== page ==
Protecting Native American Culture, Children, and Your Practice

By Johnathan R. Baldauf

The Indian Child Welfare Act (“ICWA”) is a federal law enacted in 1978 that sets standards designed to “protect[] the best interests of Indian children and to promote the stability of Indian tribes and families.”[i] The ICWA generally applies to Indian children who may be removed from the custody of their parents. The law protects children who are eligible for membership in federally-recognized tribes and ensure that tribes have priority in placement and is “addressed to the concern that ‘an alarmingly high percentage of such children are placed in non-Indian foster and adoptive homes and institutions.’”[ii] The heightened requirements of the ICWA are designed to maintain the culture of the tribe.

Because the ICWA does not apply to custody disputes between parents or family members, many family law practitioners are not familiar with the law. However, any practitioner dealing with adoption, guardianships, or the termination of parental rights should ensure that they have reviewed their case to determine if the ICWA might apply. While the ICWA only applies to involuntary proceedings, ensuring its requirements are met in voluntary proceedings can make a clear record and can address the concerns the ICWA was designed to address.  This article will help practitioners understand the ICWA, when it applies and provide some practical advice on how to navigate it.

Application of ICWA

The ICWA applies when 1) a child who is a member of an Indian tribe or is eligible for membership in an Indian tribe and is the biological child of a member of a tribe is 2) involved in a child custody proceeding, as defined by 25 U.S.C. § 1903(1). Tribes have the final say in determining who is eligible for membership. The statute limits “child custody proceedings” to foster care placement, termination of parental rights, pre-adoptive placement (temporary placement in a foster home), and adoptive placement. The statute specifically excludes non-status juvenile offenses and divorce proceedings.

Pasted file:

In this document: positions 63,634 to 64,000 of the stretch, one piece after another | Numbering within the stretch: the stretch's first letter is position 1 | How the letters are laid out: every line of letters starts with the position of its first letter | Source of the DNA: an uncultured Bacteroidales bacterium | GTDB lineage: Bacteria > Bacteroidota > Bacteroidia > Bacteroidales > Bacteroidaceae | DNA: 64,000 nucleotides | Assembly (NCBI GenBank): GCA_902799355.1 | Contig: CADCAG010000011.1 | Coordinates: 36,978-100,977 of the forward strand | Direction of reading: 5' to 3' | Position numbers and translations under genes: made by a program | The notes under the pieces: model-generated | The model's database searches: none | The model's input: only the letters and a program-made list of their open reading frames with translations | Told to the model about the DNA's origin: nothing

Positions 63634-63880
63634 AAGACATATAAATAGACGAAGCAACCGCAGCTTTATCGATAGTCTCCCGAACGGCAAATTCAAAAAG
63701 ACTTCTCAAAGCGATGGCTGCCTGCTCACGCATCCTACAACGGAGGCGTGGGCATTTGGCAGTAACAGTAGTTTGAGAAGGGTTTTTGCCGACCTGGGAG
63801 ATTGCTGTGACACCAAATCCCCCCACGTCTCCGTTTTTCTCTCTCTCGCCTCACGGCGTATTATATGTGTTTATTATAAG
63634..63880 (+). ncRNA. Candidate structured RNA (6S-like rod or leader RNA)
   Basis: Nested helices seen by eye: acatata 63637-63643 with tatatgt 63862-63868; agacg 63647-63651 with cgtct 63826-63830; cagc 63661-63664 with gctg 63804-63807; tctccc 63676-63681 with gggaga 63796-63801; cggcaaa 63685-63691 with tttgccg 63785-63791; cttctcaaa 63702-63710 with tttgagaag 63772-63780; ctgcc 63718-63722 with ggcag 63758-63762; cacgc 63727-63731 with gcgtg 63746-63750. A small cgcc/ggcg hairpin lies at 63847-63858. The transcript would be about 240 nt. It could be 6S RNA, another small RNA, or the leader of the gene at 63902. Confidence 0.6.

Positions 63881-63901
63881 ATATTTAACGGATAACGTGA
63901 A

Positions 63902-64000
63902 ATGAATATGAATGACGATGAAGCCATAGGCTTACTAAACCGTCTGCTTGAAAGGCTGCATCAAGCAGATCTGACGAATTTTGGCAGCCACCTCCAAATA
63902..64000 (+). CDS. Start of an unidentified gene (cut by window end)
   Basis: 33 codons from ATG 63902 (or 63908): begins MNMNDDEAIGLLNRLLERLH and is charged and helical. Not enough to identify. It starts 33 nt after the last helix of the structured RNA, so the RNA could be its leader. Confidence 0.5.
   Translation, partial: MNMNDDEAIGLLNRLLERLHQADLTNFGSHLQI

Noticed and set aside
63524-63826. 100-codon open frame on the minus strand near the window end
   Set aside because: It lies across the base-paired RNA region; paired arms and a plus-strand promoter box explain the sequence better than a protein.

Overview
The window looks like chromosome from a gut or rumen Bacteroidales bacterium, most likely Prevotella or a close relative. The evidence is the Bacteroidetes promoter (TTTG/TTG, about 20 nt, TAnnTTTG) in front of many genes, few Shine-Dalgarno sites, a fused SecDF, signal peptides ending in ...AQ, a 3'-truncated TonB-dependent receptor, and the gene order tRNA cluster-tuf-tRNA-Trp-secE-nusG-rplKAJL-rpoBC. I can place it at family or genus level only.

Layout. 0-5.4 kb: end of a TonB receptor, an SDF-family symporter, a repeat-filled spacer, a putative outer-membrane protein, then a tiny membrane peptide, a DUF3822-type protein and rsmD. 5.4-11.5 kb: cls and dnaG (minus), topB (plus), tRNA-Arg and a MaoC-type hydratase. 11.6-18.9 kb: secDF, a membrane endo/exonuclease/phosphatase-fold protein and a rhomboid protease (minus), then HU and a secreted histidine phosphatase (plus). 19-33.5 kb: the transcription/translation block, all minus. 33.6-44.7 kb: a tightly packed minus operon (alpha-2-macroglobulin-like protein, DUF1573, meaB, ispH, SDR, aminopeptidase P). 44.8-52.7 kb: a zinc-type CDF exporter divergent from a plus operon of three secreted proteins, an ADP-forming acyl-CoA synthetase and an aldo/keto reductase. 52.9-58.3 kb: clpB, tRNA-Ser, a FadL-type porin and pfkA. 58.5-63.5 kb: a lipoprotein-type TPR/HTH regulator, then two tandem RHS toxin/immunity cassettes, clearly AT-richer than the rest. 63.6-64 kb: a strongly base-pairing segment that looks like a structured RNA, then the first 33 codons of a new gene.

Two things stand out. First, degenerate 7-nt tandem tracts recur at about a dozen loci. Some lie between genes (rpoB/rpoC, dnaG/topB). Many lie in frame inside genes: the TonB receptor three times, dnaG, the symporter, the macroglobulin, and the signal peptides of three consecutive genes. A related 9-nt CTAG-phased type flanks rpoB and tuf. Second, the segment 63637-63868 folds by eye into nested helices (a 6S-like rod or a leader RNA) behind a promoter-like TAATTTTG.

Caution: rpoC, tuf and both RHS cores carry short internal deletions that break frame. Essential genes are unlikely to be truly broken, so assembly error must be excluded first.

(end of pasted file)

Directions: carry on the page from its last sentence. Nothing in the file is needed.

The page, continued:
Requirements When ICWA Applies

When the ICWA applies, “active efforts” must be taken to prevent the breakup of the Indian family. These active efforts include: notice must be given to the parents and tribe (or tribes), the tribe must be allowed to intervene, consideration of the social and cultural standards of the parents and tribe must be taken into consideration when placing a child, and additional findings are necessary if rights are to be terminated.

The court must be satisfied that active efforts have been made to prevent the breakup of the Indian family. Active efforts are affirmative, active, thorough, and timely efforts intended primarily to maintain or reunite an Indian child with his or her family. The Bureau of Indian Affairs provides several examples, including conducting a comprehensive assessment of the circumstances of the Indian child’s family, with a focus on safe reunification as the most desirable goal; taking steps to keep siblings together where possible; and identifying community resources.[iii]  Active efforts must be documented in detail and, to the extent possible, should involve and use the available resources of the extended family, the child’s Indian tribe, Indian social service agencies and individual Indian care givers.[iv] “The term active efforts, by definition, implies heightened responsibility compared to passive efforts.”[v]  “[A]s opposed to passive efforts such as simply developing a plan for the parent to follow, active efforts require that the state actually help the parent develop the skills required to keep custody of the children.”[vi]  Referrals are not enough; the petitioners must actively engage the family.

Notice and The Opportunity to Intervene Are Required.

Notice must be given to the child’s tribe, parent, and (if applicable) the child’s custodian. Generally, notice is given to the tribe itself, although if the identity or location of the tribe cannot be determined, notice can be given to the Secretary of the Interior, who is then required to give notice to the tribe. No hearings can be held until at least 10 days after the receipt of notice.

ICWA allows the child’s tribe to intervene “at any point in the proceeding.”[vii]